First-time purchasers of beverages in Vermont could be forgiven their puzzlement over the state’s bottle deposit law: Wine cooler containers require a 5-cent deposit; wine bottles don’t. Cans from local Zero Gravity Craft Brewery carry a nickel deposit; cans from local Citizen Cider don’t. And that plastic bottle of Poland Springs sparkling water gets returned, while the one without the bubbles goes in the blue recycling bin.

For years environmental advocates have worked to widen the scope of the state’s bottle deposit law to cover the expanding universe of beverage brands and containers, especially the proliferation of single-use plastic water bottles. They argue that requiring deposits for these bottles, too, would cut down on litter and ensure more beverage containers flow into a recycling stream that is generally cleaner and more likely to be remade into new products.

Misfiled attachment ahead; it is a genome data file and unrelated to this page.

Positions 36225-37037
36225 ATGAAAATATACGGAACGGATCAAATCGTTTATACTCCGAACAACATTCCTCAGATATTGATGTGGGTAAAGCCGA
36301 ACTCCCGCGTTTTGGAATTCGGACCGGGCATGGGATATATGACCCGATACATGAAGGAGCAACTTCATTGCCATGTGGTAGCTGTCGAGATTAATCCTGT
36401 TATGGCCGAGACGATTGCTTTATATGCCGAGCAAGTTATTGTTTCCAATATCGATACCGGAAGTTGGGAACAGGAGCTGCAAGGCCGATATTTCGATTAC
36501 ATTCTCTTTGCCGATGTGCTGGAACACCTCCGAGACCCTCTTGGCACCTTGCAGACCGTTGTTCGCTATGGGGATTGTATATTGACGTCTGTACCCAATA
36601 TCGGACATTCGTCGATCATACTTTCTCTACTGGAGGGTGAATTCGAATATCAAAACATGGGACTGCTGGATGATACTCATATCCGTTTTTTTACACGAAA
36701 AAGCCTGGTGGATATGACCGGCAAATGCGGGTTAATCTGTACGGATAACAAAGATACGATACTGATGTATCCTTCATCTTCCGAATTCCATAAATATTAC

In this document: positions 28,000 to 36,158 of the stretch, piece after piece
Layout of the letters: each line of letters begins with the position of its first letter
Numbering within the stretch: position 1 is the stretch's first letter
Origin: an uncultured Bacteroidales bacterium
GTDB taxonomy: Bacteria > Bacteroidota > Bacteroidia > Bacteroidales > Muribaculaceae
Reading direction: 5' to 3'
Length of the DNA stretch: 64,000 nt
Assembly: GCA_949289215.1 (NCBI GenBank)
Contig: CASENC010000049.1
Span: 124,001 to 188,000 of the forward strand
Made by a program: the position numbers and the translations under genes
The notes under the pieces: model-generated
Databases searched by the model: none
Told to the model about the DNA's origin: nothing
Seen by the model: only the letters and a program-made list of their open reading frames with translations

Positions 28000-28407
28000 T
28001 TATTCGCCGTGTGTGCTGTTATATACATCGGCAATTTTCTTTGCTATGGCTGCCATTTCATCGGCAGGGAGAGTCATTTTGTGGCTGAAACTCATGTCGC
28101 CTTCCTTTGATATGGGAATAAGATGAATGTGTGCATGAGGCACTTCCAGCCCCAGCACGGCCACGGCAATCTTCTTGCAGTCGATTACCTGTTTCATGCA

For years, efforts to change the law got nowhere, always batted back by the argument that the glass, aluminum and plastic beverage containers dutifully deposited into blue bins were still being recycled, just through a different — and more convenient, efficient and cost-effective — system. That claim suffered a blow last year, when the Chittenden Solid Waste District admitted that instead of turning 18,000 tons of bottles from recycling bins into new glass, it had been crushing the containers and effectively dumping them without permits.

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